A Technicolor travelogue exploring Mexican cuisine coupled with a deeply personal story.
Beginning in Mexico City and ending on the Baja California peninsula, second generation Mexican American and former Bon Appetit Senior Editor Rick Martínez spent 586 days eating his way through the country his great grandfather left in 1910.
“I chose my meals by what smelled the best and looked the best, which puestos had the most locals sitting in front of them, eating and laughing as the juice of slow-braised pork and bright green salsas de aguacate dripped down their faces. I’d ask the cooks a single question: ‘Out of everything you make, what do you like best?’ With this as my criterion, 99.9 percent of what I ate was delicious.”
Each chapter is a bold highlight reel of Martinez’s favorite meals, conjured from lovingly documented taste memories. In the state of Morelos, Martínez eats tlaltequeadas— indigenous fritters held together with chia and flaxmeal—then reinterprets them with spinach and squash blossoms. In Tulum, he experiences a ceviche revelation: burnt habanero chile oil drizzled on raw shrimp and watermelon with coconut milk and lime juice.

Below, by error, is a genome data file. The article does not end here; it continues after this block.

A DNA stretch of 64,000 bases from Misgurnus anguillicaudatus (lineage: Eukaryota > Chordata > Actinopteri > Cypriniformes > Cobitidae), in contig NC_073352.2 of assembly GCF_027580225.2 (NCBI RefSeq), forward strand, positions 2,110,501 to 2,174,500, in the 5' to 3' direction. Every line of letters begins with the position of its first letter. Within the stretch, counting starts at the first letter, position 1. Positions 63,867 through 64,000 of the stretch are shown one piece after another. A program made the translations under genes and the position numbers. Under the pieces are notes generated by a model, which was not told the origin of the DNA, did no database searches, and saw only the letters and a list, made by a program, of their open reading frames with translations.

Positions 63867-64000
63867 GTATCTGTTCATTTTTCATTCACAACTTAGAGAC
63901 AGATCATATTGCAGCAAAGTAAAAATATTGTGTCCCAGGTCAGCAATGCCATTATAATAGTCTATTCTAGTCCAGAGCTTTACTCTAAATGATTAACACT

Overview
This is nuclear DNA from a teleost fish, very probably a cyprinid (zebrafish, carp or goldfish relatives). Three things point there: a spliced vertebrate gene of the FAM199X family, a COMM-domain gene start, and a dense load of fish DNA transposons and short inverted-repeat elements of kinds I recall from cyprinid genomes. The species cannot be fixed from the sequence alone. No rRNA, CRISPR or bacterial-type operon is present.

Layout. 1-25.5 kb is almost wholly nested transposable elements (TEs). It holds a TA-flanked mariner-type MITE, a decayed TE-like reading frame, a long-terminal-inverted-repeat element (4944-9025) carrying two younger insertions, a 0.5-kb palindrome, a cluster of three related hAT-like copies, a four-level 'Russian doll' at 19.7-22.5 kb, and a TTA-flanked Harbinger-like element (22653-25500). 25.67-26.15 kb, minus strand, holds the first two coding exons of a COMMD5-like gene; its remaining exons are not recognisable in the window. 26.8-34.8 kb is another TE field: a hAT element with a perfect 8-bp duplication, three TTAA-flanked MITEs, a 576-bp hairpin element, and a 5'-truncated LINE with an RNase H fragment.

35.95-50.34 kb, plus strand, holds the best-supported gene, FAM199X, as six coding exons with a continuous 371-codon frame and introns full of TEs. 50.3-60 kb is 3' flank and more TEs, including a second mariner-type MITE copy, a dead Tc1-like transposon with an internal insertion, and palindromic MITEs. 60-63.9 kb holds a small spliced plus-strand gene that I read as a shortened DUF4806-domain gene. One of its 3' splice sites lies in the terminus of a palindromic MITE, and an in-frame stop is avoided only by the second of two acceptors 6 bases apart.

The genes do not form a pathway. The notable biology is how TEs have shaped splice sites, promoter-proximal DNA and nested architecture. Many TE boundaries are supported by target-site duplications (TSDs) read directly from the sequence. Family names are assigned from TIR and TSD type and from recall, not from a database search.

Martínez builds on his mother’s exploration of her own first-generation identity through food. He remembers when she took two weeks off work so they could learn how to make tamales together; her mother and aunts had all died by then and there was no one left who could pass the recipe down. In Mi Cocina, he shines a light on the experience of being generations removed from one's cultural origins, and finds his version of “authentic” along the way.
Look out for a poignant essay on how the migration of people has contributed to shaping of some iconic, authentically Mexican dishes: tacos árabes from Lebanese and Iraqi immigrants in Veracruz, peanutty stews influenced by enslaved Africans brought by Spanish colonizers through the Gulf Coast, and soy sauce and black bean paste in marinades concocted by Chinese immigrants in Mexicali.
Hardcover, color photographs throughout.